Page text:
A new report by top UK-based multinational NGO Oxfam on dangers of global inequality has estimated that over the next 20 years, 500 people world over will hand over $2.1 trillion to their heirs – a sum larger than the GDP of India, a country of 1.3 billion people.
Claiming that this calculation is based on new “new and better data on the distribution of global wealth, particularly in India and China”, Oxfam says, they indicate that “the poorest half of the world has less wealth than had been previously thought.”
“Had this new data been available last year, it would have shown that nine billionaires owned the same wealth as the poorest half of the planet, and not 62, as Oxfam calculated at the time”, the international NGO regrets in its report.
Titled “An Economy for the 99%”, the report doesn’t just point towards international inequality. Within India, according to Oxfam, which operates in India as a major source of foreign funds to the country’s NGOs, “While many chief executives, who are often paid in shares, have seen their incomes skyrocket, wages for ordinary workers and producers have barely increased, and in some cases have got worse.”
It says, “The CEO of India’s top information firm earns 416 times the salary of a typical employee in his company”, adding, if the world over, according to the International Labour Organization (ILO) 21 million people are “forced labourers, generating an estimated $150bn in profits each year”, India has its own share.
Thus, Oxfam states, “The world’s largest garment companies have all been linked to cotton-spinning mills in India, which routinely use the forced labour of girls.”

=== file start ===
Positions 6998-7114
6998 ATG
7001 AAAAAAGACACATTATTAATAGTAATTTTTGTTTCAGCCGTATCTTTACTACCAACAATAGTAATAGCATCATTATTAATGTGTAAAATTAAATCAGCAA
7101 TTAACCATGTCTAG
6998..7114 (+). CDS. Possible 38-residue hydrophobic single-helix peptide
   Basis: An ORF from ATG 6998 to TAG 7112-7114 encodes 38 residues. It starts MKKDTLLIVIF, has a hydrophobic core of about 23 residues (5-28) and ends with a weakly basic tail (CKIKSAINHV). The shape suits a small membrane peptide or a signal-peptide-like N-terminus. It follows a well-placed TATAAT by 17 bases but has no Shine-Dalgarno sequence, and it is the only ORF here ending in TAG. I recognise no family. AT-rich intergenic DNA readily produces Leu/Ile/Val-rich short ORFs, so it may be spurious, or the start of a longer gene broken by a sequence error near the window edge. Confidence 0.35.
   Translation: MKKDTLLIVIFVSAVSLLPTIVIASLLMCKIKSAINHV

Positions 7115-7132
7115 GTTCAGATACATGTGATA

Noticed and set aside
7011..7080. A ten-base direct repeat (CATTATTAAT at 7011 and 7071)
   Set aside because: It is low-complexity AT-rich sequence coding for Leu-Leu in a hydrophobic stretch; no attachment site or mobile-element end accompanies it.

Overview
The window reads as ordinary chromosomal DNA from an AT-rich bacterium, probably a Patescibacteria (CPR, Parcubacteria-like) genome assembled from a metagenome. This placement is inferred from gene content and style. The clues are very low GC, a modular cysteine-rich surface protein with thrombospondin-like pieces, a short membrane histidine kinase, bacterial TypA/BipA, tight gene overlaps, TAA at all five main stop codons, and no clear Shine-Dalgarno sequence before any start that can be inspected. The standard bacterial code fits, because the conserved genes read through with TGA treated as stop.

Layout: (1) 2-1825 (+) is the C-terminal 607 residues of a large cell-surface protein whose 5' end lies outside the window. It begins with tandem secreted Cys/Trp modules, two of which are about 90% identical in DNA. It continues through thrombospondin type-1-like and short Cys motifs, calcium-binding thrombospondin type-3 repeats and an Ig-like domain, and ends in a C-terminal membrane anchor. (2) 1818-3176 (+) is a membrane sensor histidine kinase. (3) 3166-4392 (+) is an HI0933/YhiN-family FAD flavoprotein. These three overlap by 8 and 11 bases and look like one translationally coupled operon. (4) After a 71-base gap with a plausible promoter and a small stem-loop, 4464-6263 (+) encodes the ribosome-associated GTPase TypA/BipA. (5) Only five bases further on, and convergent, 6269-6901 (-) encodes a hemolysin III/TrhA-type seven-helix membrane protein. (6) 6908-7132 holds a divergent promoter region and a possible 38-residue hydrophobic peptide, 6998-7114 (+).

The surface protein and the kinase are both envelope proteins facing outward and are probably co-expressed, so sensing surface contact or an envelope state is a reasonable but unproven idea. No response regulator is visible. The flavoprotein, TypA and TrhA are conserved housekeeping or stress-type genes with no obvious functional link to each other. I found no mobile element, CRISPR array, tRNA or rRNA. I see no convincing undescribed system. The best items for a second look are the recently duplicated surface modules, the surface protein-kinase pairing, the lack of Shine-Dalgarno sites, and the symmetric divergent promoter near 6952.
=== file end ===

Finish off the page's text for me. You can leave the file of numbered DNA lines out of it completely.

Pointing out that “across the world, corporations are relentlessly squeezing down the costs of labour – and ensuring that workers and producers in their supply chains get less and less of the economic pie”, Oxfam says, “This increases inequality and suppresses demand. In many parts of the world, corporations are increasingly driven by a single goal: to maximize returns to their shareholders.”
“In India”, says Oxfam, “As profits have been rising for the 100 largest listed corporations, the share of net profits going to dividends has also increased steadily over the last decade, reaching 34% in 2014/15, with around 12 private corporations paying more than 50% of their profits as dividends.”
Oxfam says, “Over the last two decades the richest 10% of the population in China, Indonesia, Laos, India, Bangladesh and Sri Lanka have seen their share of income increase by more than 15%, while the poorest 10% have seen their share of income fall by more than 15%.”
It adds, “Due to a combination of discrimination and working in low-pay sectors, women’s wages across Asia are between 70% and 90% of men’s. Many women struggle to survive as the national minimum wage in many Asian countries – where it is paid – is on average a quarter of the amount required for a decent standard of living.”
Oxfam notes, “More than 40% of the 400 million women who live in rural India are involved in agriculture and related activities. However, as women are not recognized as farmers and do not own land, they have limited access to government schemes and credit, restricting their agricultural productivity.”